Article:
| March 22, 2020 | Pain
Could medical marijuana be a possible solution to the opioid epidemic?
Many have theorized, and many have hoped…but now data is starting to unfold. Recent data has shown that legal cannabis has been positively correlated to reduced opioid prescriptions in many states!
Before really getting into this data though, let’s take a look at the current problem. The Nation’s past with opioid addiction and the rise of the current opioid epidemic.
What are opioids and what makes them so addictive?
Opioids are a class of drugs that interact with the body’s opioid receptors to produce painkilling, sedative effects. Some opioids are natural while some are synthetic, and others, like heroin, are illegal. Common opioid drugs include hydrocodone (Vicodin), oxycodone (OxyContin), and morphine.
The tricky thing about opioids is that they work — at least at first. So when opioids were first prescribed to us by doctors we didn’t realize the immediate addicting effects and things got out of control pretty quickly. “The problem of abuse and addiction to opioid analgesics has emerged as a major issue for the United States in the past decade and has worsened over the past few years,” noted a 2006 study.
Opioids bind to our opioid receptors so strongly that they get addictive almost immediately. Just think, who doesn’t want to be pain free?
The very real allure of opioids means they’re both physically and mentally addicting. But long term, they may not work as well as you’d think. “It is my impression that ‘pain-killing’ drugs improve the patient’s mood rather than take away the pain.” says pain expert John Sarno.
Can medical marijuana reduce pain?
If you or someone you know has been hurt by opioid abuse, cannabis may be just the thing to help. A Forbes survey of CBD users found that nearly half of them stopped relying on conventional pain medicine (for more info on CBD’s painkilling qualities you can click here).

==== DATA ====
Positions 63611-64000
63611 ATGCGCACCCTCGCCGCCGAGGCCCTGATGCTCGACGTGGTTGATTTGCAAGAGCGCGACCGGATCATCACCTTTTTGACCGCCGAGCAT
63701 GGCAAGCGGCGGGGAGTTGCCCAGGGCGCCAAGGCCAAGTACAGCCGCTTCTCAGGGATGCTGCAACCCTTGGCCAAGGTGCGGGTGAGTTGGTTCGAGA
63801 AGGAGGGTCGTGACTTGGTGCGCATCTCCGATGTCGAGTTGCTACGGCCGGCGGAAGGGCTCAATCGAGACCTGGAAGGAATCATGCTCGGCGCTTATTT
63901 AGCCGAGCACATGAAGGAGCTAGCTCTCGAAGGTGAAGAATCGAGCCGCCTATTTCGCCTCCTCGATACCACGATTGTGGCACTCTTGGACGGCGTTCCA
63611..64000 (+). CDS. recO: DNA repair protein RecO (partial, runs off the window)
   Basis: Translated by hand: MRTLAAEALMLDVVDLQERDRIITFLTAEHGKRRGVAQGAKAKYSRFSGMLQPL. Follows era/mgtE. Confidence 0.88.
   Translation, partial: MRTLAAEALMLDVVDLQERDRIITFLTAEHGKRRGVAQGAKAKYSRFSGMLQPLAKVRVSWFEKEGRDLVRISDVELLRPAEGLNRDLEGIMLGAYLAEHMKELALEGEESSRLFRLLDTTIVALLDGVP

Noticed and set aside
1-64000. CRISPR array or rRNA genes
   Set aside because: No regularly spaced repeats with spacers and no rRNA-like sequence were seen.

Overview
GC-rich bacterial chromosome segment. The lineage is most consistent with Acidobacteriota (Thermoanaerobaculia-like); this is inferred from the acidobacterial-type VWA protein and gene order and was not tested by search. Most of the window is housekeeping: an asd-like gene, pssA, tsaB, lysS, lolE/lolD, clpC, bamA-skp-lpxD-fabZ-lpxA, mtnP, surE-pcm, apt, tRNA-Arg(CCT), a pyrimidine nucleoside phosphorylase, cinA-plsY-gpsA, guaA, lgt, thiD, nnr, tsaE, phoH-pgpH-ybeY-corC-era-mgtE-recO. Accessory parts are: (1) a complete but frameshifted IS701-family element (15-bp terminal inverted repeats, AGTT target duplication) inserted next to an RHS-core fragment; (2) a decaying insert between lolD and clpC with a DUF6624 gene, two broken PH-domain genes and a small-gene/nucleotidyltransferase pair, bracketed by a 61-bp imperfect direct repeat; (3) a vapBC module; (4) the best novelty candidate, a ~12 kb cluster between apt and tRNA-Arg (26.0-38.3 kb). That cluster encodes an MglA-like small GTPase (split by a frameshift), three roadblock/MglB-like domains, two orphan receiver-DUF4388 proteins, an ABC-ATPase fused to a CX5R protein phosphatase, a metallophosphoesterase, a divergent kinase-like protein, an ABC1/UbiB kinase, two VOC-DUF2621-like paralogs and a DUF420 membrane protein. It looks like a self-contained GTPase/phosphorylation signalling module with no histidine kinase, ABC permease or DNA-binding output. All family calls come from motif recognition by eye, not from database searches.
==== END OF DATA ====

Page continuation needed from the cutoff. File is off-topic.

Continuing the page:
And THC is at least as good at reducing pain as CBD is. Combine the two, like medical cannabis does, and good things are bound to happen. User stats back this concept up; chronic pain is actually the top qualifying condition for medical cannabis use. According to Dr. Dustin Sulak, “evidence is insufficient” as to whether or not long-term opioid use actually helps chronic pain. Instead, Dr. Sulak recommends modulating the endocannabinoid system…with cannabis!
Cannabis rises, opioids fall: a state-by-state analysis
In many states, that’s exactly what’s happening. Whether they know it or not, thousands of people are asking for fewer opioid prescriptions in favor of getting their relief from medical marijuana.
How do we know? This is where things get interesting.
By identifying 19 states that have legalized cannabis, and then looking at how opioid prescriptions changed in the years between prohibition and legalization, one can pick up one some important trends.
Most states experienced a significant drop in opioid use after cannabis was legalized — 15 of them, in fact! Only 4 (New Jersey, New Mexico, Michigan, and Arizona) had higher post-legalization rates.
Another interesting tidbit: some states improved more than others. Ohio experienced the biggest decrease, with 19.2% less opioid use after legalizing medical cannabis. Pennsylvania was next up with a 17.8% decrease.
We got the above data on opioid use from the CDC’s website. But they are far from the only ones to pick up on this recognizable pattern. A study spanning over 10 years (1999 through 2010) found 24.8% lower annual opioid-related deaths in states with medical cannabis. In case you didn’t know, 24.8% is huge.
One more data point, this one from the ground-level: a 2017 survey of Californian patients determined that 74% of them supported substituting opioids for cannabis — or at least taking the two substances in conjunction. Indeed, medical cannabis may make opioids safer.
Next Steps Towards Solving The Opioid Epidemic
If you’re looking to get off opioids with the help of cannabinoids like CBD, there is hope. Thousands have gone before you and had their lives changed. As you begin your journey, know that we’re here to help.
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